Women's International League for Peace and Freedom (WILPF)

Wednesday, March 04, 2009

Women must dare

Since my last post I have attended some truly amazing events and meetings here at the UN Commission on the Status of Women (CSW). As I write, I am sitting in on a panel organized by iKNOW Politics entitled "Getting Ahead: Testimonials of Women in Politics".

The current speaker is Tezira Jamwa, a former member of the Ugandan Parliament. She is speaking of how her government has increased women's visibility in politics and helped to foster their entry into politics through affirmative action. However, she says patriarchy is still strong and women only make up 30% of Parliament, and often face hostility and other challenges. She stressed the value of electronic networking for support and education to change historical gender inequalities. Because gender equality cuts across all eight MDGs, she reasserts its importance and timeliness.

Ruby Dhalla, a member of the Canadian Parliament, is speaking next. She is also the youngest member of Parliament in Canada. Her mother, as she said, made her watch the nightly news every day, and remembers the riots she witnessed that were happening in India. At ten years old, she wrote (then-prime minister of India) Indira Gandhi, and received a handwritten response. This experience convinced her that whoever you are, no matter your age, you can be heard. Echoing a previous speaker, she reiterated that the real power and knowledge is at the grassroots, "with the cleaners." As a teen, she volunteered in her parliamentarian's office, and from there rose to the point where she was asked by the Prime Minister to run for the seat she now holds. When she hesitated, a mentor told her that she had been talking the talk, and it was time to walk the walk. Her message was that if you have a dream, go out with confidence and do it. She says women have so much to contribute to the political dynamic. Women have been strong advocates for progressive social policies, and foreign policy and the economy are just as important to women in this world as to men. She advocates mentoring programs, international connections and cooperation, and a focus on women's policies instead of their hair.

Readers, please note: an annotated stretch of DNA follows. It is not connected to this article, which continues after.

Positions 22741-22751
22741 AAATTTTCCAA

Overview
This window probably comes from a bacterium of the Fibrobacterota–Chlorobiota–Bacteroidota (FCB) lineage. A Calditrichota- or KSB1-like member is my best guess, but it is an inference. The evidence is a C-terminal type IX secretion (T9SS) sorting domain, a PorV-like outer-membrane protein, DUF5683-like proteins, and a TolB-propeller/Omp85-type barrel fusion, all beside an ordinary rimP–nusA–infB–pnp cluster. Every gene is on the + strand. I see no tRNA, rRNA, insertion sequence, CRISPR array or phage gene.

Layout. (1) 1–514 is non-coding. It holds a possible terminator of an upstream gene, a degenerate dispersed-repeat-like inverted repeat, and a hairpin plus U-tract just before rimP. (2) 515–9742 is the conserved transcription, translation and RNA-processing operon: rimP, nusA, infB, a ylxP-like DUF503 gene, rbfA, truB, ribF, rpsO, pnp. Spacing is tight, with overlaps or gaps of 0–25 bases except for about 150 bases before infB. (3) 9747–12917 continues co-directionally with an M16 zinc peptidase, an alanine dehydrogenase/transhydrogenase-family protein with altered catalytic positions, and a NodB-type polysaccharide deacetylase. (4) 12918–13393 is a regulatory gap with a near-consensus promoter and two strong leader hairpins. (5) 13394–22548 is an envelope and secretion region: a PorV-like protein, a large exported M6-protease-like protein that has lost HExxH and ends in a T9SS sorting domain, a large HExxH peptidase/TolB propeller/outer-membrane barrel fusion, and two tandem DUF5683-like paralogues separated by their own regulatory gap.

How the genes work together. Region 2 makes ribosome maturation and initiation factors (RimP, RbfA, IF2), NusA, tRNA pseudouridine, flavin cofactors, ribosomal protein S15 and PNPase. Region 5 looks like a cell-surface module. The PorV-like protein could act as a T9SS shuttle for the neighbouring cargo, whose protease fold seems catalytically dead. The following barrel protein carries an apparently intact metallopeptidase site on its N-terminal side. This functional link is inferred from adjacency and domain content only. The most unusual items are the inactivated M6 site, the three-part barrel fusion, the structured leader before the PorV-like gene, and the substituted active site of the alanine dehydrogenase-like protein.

The other panelists were Jan Grauls, Ambassador to the Permanent Representationj to the United Nations; Fredrik Arthur, Norwegian Ambassador for Women and Gender Equality; Dominique Tilmans, Member of Parliament in Belgium; Geraldine Fraser-Mileketi, Demoratic Governance Practice Director in the Bureau for Development Policy (BDP/UNDP); Geraline A. Ferraro, former US Congresswoman; Syada Greiss, Member of Parliament in Egypt; and Margaret Mensah Williams, Deputy Speaker of the Namibian Upper House.

These women and men have the clout to make a real impact on their national politics. It is wonderful and inspiring to see how hard they are using their power at those upper levels to promote gender-sensitive and woman-empowering policies.


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